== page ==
"My life has been a roller coaster, but I make no excuses," Walter told the graduating class of 2015. "I mean, look at me. I stand before you with 19 acceptances from 19 different colleges and universities. ... Today I can say, â€˜Mom, Dad, your hard work paid off. Today I am proud to be a B.E.S.T. Academy Eagle. Now, watch me soar.'
"Better yet, watch us soar!"
The future is bright
This week, Walter leaves for Young Harris, a private, liberal arts college of 1,200 students nestled in the mountains of northeast Georgia. It will be a dramatically different environment than the one he's accustomed to, but his support team won't be far away. Muller will help him move into the dorm, and Durley plans to visit often.
Now that graduation is over, Walter is thinking big thoughts about his future.
He has no doubt he will become a well-known singer and ultimately a record company executive. If there is one thing Walter doesn't lack, it's confidence.
But it isn't just fame and fortune he's after. If anybody knows the value of giving to others, it's Walter, and he wants to pay it forward.
"Everybody wants to be famous with music and stuff," he said thoughtfully. "I want my own nonprofit organization to teach the kids in metro Atlanta the basic skills in vocal performance."
Asked what he thought his father would say to that, Walter replied, That's what I'm talking about, little moron. Make me proud.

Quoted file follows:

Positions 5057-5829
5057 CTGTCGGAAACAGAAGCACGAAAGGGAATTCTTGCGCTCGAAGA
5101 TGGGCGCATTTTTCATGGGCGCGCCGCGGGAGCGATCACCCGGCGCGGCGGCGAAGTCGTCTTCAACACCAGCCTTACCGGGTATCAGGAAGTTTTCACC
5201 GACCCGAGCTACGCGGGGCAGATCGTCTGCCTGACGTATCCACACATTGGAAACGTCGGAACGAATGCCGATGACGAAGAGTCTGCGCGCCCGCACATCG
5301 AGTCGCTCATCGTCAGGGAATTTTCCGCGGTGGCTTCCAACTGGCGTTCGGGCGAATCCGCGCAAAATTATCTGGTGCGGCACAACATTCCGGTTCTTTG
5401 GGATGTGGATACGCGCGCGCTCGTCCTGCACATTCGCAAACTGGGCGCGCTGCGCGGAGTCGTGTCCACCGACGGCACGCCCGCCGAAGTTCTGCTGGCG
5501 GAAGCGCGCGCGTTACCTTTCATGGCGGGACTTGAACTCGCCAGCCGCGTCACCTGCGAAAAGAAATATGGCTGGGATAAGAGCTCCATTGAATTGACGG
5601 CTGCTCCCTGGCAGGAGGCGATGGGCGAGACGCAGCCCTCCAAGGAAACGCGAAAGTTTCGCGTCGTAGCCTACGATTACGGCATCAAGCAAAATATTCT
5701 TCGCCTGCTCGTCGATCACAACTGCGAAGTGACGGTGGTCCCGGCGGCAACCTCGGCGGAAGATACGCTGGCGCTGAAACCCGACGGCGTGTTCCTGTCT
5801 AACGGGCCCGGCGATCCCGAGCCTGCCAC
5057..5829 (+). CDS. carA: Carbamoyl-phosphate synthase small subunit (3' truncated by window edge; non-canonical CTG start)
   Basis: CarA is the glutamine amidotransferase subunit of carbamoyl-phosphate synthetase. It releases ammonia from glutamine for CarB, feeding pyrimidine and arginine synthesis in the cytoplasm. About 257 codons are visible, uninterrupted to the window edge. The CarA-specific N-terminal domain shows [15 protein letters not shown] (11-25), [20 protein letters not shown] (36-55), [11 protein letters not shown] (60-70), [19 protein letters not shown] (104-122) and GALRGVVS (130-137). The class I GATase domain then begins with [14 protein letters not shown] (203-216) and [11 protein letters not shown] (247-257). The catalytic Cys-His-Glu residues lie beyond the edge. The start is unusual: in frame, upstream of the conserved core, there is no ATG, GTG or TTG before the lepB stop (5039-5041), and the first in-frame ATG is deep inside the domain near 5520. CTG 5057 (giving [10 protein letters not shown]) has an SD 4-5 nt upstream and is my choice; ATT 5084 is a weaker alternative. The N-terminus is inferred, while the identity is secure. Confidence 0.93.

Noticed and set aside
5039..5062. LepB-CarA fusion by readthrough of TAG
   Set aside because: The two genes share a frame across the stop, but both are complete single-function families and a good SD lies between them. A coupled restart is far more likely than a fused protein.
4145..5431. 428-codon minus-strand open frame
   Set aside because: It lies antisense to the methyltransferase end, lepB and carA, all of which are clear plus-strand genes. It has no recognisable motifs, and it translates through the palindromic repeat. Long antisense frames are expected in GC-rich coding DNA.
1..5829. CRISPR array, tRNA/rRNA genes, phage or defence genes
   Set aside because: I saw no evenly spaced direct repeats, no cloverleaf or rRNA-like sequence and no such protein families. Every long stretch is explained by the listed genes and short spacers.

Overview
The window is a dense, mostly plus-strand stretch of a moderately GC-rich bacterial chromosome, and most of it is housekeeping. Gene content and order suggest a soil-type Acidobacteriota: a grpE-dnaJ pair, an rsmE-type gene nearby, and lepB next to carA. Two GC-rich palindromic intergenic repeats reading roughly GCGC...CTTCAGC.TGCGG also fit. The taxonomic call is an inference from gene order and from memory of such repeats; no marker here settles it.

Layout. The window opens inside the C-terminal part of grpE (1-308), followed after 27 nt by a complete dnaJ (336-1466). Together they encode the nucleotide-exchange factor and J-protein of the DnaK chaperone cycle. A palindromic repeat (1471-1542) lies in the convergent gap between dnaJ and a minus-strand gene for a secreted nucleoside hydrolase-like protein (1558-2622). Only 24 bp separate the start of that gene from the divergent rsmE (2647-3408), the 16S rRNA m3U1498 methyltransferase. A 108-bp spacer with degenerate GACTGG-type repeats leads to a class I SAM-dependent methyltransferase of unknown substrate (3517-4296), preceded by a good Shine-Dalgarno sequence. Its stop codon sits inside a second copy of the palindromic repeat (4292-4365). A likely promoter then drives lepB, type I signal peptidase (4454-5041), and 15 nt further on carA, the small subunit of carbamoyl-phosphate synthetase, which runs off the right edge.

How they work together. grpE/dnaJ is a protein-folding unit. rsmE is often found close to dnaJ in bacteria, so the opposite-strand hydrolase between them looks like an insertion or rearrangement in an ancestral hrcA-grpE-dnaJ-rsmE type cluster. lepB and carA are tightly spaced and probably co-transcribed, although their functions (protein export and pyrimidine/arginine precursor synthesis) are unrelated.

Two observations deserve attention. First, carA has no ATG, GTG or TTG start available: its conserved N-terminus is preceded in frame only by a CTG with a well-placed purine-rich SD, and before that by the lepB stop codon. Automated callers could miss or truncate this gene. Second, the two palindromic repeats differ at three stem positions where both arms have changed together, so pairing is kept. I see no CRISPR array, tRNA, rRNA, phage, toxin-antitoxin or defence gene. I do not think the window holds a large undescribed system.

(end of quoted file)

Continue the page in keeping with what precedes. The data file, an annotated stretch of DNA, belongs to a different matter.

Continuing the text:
ABOUT THE REPORTER
Angela Tuck is a feature writer/coach at the AJC, where she has worked for 25 years. She has held a variety of leadership roles at the AJC, including education editor, public editor, newsroom recruiter and Cobb County editor. Previously she worked at the Detroit Free Press, the Lexington, Ky., Herald-Leader and The Tampa Bay Times. She has been a mentor and volunteer in Cobb, DeKalb and Atlanta public schools.
ABOUT THE PHOTOGRAPHER
Kent D. Johnson is a veteran journalist with more than 31 years experience. He joined the AJC as sports photo editor in 1998 and has held a number of visual editing and shooting roles at the paper since, including photo assignment editor for nine years. Johnson also worked at papers in Charlotte, N.C., Jackson, Miss., Fort Myers, Fla., and Muskogee, Okla.
HOW WE GOT THE STORY
I heard about Walter Coggins Jr. while working on a story about the Phoenix Boys Association. Five minutes into our first phone conversation, "Little Walter," as his family calls him, belted out a tune to show me his singing skills. Wow, I thought, this kid is not shy. And he can sing, too. Photographers Kent Johnson, Akili-Casundria Ramsess and I attended several of Walter's school functions, and I took him and two classmates to lunch to observe his interactions with friends. It was impossible to name all the people who have been there for Walter in my story. People like Lester Duncan with Phoenix Boys Association, Hailey Logsdon of Moxie, Project Grad coach Natifa Mustafa, B.E.S.T. chorus teacher Bonnie Williams and Walter's godparents, Tim and Judy Posey, to mention a few. Everyone I talked to was inspired by Walter's attitude and determination. Count me in that number, too.